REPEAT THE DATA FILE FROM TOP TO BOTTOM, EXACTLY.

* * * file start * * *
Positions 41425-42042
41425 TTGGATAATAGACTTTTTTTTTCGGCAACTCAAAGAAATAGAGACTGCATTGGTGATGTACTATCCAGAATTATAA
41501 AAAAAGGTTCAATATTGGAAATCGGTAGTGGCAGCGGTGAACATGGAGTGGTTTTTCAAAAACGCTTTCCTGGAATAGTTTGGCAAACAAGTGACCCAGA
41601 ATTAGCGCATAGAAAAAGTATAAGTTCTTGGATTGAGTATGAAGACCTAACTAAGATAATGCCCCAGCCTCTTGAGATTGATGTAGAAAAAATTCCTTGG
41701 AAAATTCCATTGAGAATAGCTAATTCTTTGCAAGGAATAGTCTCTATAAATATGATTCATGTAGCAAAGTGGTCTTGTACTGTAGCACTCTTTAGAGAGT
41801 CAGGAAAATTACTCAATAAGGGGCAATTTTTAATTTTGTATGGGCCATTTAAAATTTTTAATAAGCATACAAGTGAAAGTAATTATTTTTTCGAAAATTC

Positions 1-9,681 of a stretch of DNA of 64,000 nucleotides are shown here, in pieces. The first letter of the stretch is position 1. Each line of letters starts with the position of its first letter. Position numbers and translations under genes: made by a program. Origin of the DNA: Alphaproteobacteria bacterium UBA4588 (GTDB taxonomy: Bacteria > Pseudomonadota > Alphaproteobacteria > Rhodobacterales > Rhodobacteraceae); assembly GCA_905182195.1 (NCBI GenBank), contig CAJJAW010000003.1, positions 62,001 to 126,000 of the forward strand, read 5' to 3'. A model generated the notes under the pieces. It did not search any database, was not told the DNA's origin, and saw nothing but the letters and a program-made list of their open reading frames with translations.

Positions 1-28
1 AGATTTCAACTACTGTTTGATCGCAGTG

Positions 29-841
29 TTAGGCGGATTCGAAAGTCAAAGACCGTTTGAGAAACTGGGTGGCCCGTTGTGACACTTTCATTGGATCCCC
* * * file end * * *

Positions 41425-42042
41425 TTGGATAATAGACTTTTTTTTTCGGCAACTCAAAGAAATAGAGACTGCATTGGTGATGTACTATCCAGAATTATAA
41501 AAAAAGGTTCAATATTGGAAATCGGTAGTGGCAGCGGTGAACATGGAGTGGTTTTTCAAAAACGCTTTCCTGGAATAGTTTGGCAAACAAGTGACCCAGA
41601 ATTAGCGCATAGAAAAAGTATAAGTTCTTGGATTGAGTATGAAGACCTAACTAAGATAATGCCCCAGCCTCTTGAGATTGATGTAGAAAAAATTCCTTGG
41701 AAAATTCCATTGAGAATAGCTAATTCTTTGCAAGGAATAGTCTCTATAAATATGATTCATGTAGCAAAGTGGTCTTGTACTGTAGCACTCTTTAGAGAGT
41801 CAGGAAAATTACTCAATAAGGGGCAATTTTTAATTTTGTATGGGCCATTTAAAATTTTTAATAAGCATACAAGTGAAAGTAATTATTTTTTCGAAAATTC

Positions 1-9,681 of a stretch of DNA of 64,000 nucleotides are shown here, in pieces. The first letter of the stretch is position 1. Each line of letters starts with the position of its first letter. Position numbers and translations under genes: made by a program. Origin of the DNA: Alphaproteobacteria bacterium UBA4588 (GTDB taxonomy: Bacteria > Pseudomonadota > Alphaproteobacteria > Rhodobacterales > Rhodobacteraceae); assembly GCA_905182195.1 (NCBI GenBank), contig CAJJAW010000003.1, positions 62,001 to 126,000 of the forward strand, read 5' to 3'. A model generated the notes under the pieces. It did not search any database, was not told the DNA's origin, and saw nothing but the letters and a program-made list of their open reading frames with translations.

Positions 1-28
1 AGATTTCAACTACTGTTTGATCGCAGTG

Positions 29-841
29 TTAGGCGGATTCGAAAGTCAAAGACCGTTTGAGAAACTGGGTGGCCCGTTGTGACACTTTCATTGGATCCCC